Mercer and Wealthsimple Inc. are teaming up to create a digital saving and investing platform for Canadian employees.
Mercer Invest Wise, which is a voluntary savings tool, is intended to be included in a total rewards package. Accessible online and as a mobile app, it allows employees to manage various savings and investment accounts, such as their tax-free savings accounts, registered retirement savings plans, registered education savings plans, as well as their workplace pensions.
Through a series of questions, Mercer Invest Wise determines at the outset the appropriate level of risk for an employee’s investments and then suggests which of its three portfolios is most compatible. The questions also help establish what the employee is saving for and which type of savings account would make sense, whether it be shoring up for their retirement or saving for a car or a child’s education.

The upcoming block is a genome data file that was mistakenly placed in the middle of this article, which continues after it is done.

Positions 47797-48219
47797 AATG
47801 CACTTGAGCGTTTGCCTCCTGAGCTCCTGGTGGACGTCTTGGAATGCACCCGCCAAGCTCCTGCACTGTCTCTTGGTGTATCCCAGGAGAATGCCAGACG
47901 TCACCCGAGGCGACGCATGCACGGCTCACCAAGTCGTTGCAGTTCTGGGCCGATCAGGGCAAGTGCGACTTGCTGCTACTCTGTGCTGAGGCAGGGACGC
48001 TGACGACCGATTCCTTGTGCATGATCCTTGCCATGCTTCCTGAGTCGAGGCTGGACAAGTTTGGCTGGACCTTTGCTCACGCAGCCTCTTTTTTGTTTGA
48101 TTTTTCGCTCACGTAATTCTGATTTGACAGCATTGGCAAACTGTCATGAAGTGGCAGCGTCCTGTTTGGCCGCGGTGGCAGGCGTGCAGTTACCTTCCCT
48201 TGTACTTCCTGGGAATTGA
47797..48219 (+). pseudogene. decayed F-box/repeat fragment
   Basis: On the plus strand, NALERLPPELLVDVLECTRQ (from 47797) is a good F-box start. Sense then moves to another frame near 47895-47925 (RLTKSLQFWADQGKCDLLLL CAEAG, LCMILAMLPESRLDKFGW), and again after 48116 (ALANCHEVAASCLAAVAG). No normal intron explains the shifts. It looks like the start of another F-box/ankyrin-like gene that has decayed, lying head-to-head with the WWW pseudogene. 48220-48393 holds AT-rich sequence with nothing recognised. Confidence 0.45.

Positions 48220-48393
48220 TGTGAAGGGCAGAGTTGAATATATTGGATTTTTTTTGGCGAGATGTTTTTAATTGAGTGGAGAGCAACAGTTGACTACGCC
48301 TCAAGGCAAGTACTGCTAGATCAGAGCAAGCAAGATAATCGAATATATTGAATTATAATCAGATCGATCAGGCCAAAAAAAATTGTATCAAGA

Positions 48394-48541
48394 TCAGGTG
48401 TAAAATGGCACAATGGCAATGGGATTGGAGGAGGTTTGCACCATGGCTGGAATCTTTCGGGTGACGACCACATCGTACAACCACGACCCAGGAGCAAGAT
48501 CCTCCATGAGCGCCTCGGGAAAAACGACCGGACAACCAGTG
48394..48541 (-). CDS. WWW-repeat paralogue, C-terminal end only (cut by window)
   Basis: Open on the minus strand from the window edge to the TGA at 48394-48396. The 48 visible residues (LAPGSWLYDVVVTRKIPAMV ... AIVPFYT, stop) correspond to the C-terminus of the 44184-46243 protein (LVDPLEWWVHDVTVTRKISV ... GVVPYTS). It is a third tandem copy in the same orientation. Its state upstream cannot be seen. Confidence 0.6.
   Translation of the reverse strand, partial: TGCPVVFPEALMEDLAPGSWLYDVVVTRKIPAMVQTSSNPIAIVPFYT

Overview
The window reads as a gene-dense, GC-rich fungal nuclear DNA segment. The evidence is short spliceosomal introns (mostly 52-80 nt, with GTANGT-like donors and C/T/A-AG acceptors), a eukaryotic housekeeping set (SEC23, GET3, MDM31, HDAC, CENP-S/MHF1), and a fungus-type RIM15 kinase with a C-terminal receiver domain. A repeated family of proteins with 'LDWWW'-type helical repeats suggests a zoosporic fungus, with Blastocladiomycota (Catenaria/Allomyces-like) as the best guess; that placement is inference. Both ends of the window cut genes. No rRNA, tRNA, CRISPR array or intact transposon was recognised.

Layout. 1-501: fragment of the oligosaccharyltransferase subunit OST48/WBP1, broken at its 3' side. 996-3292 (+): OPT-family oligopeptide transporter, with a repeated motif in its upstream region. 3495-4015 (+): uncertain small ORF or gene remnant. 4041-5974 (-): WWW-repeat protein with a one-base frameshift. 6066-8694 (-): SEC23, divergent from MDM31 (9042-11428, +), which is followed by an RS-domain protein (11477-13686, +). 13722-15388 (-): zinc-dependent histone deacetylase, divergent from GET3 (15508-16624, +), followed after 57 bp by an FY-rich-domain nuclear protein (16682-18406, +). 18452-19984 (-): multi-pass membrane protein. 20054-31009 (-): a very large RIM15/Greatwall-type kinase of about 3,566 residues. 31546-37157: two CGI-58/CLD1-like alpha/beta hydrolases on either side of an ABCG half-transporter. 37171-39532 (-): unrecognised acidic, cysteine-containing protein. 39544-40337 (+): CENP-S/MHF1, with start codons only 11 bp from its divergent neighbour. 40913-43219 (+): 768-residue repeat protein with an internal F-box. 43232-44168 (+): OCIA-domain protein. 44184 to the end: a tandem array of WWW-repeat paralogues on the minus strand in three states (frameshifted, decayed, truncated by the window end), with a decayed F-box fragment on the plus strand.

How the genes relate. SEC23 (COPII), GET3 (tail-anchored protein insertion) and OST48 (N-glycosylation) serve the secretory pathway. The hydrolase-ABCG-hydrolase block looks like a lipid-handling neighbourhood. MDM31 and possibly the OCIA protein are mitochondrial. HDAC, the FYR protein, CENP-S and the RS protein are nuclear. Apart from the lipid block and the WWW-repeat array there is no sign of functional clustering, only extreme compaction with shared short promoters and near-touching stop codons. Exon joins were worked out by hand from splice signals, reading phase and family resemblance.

The portfolios are predominantly made up of exchange-traded funds, says Jean-Philippe Provost, senior partner and wealth business leader at Mercer Canada.
Part of the reason the tool should appeal to employers, he adds, is that financial stress is one of the leading causes of absenteeism in the workplace and the platform aims to help address that issue. The program also provides direct access to financial advisors, either by phone or email.
Employers can also offer the platform at no cost, he says. And as far as investment fees are concerned, it’s an economical option for the end users as well. “Our fees are probably a third of the typical fees that an individual would end up paying in, say, a mutual fund.”
It can also help employees avoid gaps in their retirement contributions when they take extended leaves. When an employee takes extended periods off work, they usually pause contributions to their retirement savings plans, which can add up to a significant shortfall over time, says Provost, noting the program can help mitigate the deficit by encouraging saving and investing through other accounts outside the workplace.
Given the massive gap Canada is facing in retirement savings, it’s important to reach the average employee on this issue, he says. “Even the very large employers are saying, ‘We’ve realized we have four or five different generations in the workplace and these people have different savings goals.’ I think some of the plans that these organizations have in place are more traditional and don’t cater to providing that flexibility.”